While Edward Elgar looked towards the traffic and probably lamented the lack of Pomp and Circumstance.

At this point I went to the cathedral to photograph the “Woodbine Willie” plaque and window, and those will be covered in my “Connections: Woodbine Willie” post. Suffice to say I did take some new cathedral images and you can view my original Cathedral post on its own page.

After finishing the cathedral I then headed to the right of the image above into what is known as Deansway Street, passing the Ducal Palace 

Until I detoured to the remains of the Medieval Church of St Andrews. 

The structure is also known as “Glover’s Needle”. The plaque inside gives more information, unfortunately it is affixed to the far wall of the spire and not readable from the locked gate. Thank goodness for optical zoom. Click on the image to read the plaque. 

It is a very pretty spot and it overlooks the river close to the bridge. It must have been a fine looking church and today is a very easily recognisable landmark in the city. 

This is the road bridge over the Severn, while the railway bridge and viaduct is in the image below.

Once across the bridge I entered into Cripplegate Park.

And then through the park and onwards to my destination: St John’s Cemetery in Henwick. 

As far as cemeteries go, this one is reasonably uninteresting, there are 33 CWGC graves in the cemetery and I would photograph those that I saw, my final tally being 29. My real aim was to photograph this grave.

Geoffrey Studdert Kennedy, also known as “Woodbine Willie” would gain fame through his work on the Western Front during the First World War, and his devotion to the poor. He was an orator and a poet who drew crowds to hear him speak. He was also the vicar of St. Paul’s in Worcester (next on my bucket list).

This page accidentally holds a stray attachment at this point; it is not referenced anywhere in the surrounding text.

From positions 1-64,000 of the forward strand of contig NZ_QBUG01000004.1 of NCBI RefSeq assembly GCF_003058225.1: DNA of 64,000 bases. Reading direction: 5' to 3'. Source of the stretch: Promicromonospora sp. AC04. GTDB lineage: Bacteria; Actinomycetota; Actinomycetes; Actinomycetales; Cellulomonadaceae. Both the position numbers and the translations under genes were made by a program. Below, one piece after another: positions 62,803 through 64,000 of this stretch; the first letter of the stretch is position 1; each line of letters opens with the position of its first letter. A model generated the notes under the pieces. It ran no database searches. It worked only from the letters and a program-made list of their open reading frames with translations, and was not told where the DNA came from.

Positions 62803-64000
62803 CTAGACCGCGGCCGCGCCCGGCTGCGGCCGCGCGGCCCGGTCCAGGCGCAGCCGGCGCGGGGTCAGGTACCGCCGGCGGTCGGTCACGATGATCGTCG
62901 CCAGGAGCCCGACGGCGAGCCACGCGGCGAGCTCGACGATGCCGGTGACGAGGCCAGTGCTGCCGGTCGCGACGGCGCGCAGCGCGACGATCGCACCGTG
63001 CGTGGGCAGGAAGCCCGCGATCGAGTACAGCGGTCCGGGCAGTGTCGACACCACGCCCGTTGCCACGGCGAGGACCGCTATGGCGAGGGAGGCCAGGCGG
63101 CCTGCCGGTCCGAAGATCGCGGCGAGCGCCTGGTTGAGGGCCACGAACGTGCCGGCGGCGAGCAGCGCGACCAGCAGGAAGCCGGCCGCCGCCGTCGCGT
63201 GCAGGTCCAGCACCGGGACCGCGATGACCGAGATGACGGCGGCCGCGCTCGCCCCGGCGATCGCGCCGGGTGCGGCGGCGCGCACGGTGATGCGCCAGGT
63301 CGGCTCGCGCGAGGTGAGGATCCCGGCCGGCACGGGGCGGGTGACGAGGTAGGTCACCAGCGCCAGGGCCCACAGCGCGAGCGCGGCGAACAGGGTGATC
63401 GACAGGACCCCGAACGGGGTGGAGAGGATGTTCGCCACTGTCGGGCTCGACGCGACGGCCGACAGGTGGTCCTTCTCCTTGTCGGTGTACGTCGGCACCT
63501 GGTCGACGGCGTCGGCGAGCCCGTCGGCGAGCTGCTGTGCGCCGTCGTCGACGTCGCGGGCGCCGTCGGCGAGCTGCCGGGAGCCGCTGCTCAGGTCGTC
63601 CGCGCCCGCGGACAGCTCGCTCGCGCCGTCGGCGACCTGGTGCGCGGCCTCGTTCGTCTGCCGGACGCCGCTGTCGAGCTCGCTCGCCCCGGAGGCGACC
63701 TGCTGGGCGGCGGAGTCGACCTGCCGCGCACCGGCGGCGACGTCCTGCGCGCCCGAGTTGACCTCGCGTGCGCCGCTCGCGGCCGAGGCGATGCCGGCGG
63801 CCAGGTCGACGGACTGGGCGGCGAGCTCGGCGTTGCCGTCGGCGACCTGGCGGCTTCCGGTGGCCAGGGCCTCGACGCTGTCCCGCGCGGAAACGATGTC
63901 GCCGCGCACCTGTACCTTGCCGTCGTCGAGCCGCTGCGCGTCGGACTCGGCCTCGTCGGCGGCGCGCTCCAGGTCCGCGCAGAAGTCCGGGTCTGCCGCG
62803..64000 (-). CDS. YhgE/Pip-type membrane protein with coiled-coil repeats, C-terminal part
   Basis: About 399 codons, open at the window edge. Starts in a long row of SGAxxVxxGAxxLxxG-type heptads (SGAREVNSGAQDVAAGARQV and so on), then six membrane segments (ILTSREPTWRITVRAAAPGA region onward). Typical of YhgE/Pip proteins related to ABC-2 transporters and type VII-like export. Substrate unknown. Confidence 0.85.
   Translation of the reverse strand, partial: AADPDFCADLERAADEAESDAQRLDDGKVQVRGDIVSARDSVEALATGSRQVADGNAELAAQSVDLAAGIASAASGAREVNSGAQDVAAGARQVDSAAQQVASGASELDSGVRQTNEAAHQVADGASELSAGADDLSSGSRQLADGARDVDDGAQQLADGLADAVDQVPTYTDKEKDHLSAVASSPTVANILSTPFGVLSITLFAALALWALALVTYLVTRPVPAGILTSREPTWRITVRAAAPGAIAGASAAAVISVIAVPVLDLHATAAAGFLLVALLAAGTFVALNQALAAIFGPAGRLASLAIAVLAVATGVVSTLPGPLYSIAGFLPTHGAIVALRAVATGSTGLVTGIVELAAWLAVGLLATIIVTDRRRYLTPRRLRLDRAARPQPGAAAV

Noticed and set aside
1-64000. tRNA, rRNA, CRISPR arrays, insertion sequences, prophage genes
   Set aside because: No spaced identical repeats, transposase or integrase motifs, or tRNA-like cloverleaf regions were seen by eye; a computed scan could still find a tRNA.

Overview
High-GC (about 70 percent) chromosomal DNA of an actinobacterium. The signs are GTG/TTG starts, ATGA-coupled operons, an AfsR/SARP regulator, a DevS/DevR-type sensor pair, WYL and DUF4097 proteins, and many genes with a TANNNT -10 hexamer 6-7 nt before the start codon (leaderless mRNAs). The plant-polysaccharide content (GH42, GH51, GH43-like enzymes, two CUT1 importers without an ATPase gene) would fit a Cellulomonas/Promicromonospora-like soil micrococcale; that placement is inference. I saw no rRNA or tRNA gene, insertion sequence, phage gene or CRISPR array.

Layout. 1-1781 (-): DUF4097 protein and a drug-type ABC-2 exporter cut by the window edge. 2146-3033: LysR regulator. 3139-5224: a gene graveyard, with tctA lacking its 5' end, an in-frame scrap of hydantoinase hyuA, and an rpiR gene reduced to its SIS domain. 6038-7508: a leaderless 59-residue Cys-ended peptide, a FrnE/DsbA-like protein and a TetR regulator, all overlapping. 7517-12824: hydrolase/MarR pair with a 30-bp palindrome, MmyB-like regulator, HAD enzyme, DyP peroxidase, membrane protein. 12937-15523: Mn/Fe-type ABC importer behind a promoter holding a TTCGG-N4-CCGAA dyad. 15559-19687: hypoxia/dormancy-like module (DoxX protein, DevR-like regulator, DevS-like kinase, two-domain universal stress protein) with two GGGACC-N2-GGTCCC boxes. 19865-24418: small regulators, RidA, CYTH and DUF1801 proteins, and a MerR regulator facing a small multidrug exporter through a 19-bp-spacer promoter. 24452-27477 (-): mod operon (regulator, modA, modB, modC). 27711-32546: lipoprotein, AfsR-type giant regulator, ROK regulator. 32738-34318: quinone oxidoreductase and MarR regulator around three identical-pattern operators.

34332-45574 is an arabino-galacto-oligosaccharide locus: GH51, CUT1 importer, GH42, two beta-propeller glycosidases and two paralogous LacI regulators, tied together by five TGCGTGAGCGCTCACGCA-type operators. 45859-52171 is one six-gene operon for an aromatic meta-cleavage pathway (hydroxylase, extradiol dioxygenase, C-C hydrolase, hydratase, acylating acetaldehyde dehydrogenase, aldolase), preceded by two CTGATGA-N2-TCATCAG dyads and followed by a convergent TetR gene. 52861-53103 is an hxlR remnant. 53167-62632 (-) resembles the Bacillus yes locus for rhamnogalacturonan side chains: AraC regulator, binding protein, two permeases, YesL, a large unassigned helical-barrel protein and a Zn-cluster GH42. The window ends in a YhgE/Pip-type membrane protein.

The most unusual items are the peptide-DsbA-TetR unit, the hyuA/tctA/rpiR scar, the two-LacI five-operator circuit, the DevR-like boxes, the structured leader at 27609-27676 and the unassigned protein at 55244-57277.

This grave really closes a chapter for me, one that started in London in 2016, and which led me here in 2017. Read about the strange chain of events at “Connections: Woodbine Willie”

Then it was time to head back. I had 2 choices. I could increase speed and make the 13H03 train, or dawdle and make the 15H06 train. Given how wonky the trains were the former seemed like a better idea and I rang down for full ahead. 

Back along the path I had come, passing over the railway line with it’s signal cabin that was mentioned above,

Past St John’s Church,

Through Cripplegate Park with its really nice ornate non functional fountain,

Over the bridge, pausing to take a photograph,

Up Broad Street and past All Saint’s Worcester,

along Foregate Street, pausing to take an image of Lloyd’s Bank and the former church alongside. Now called “Slug and Lettuce”  it was the former St Nicholas Church that dated from the 18th Century. It is a Grade II listed building but is no longer an active church.

I snuck a peek inside and it was stunning. 

Leaving slugs and their lettuce I finally arrived at  the station with 6 minutes to spare.

That was not my train though, mine was the next one. And, while it left on time it tarried before Shrub Hill and did not rush to Ashchurch either. 

Worcester was in the bag, although there are enough reasons to return one day, It wont be anytime soon though because I have an even bigger trip ahead of me, but that is another story for another day. 

© DRW 2017. Created 13/03/2017. 

Updated: 06/04/2017 — 06:21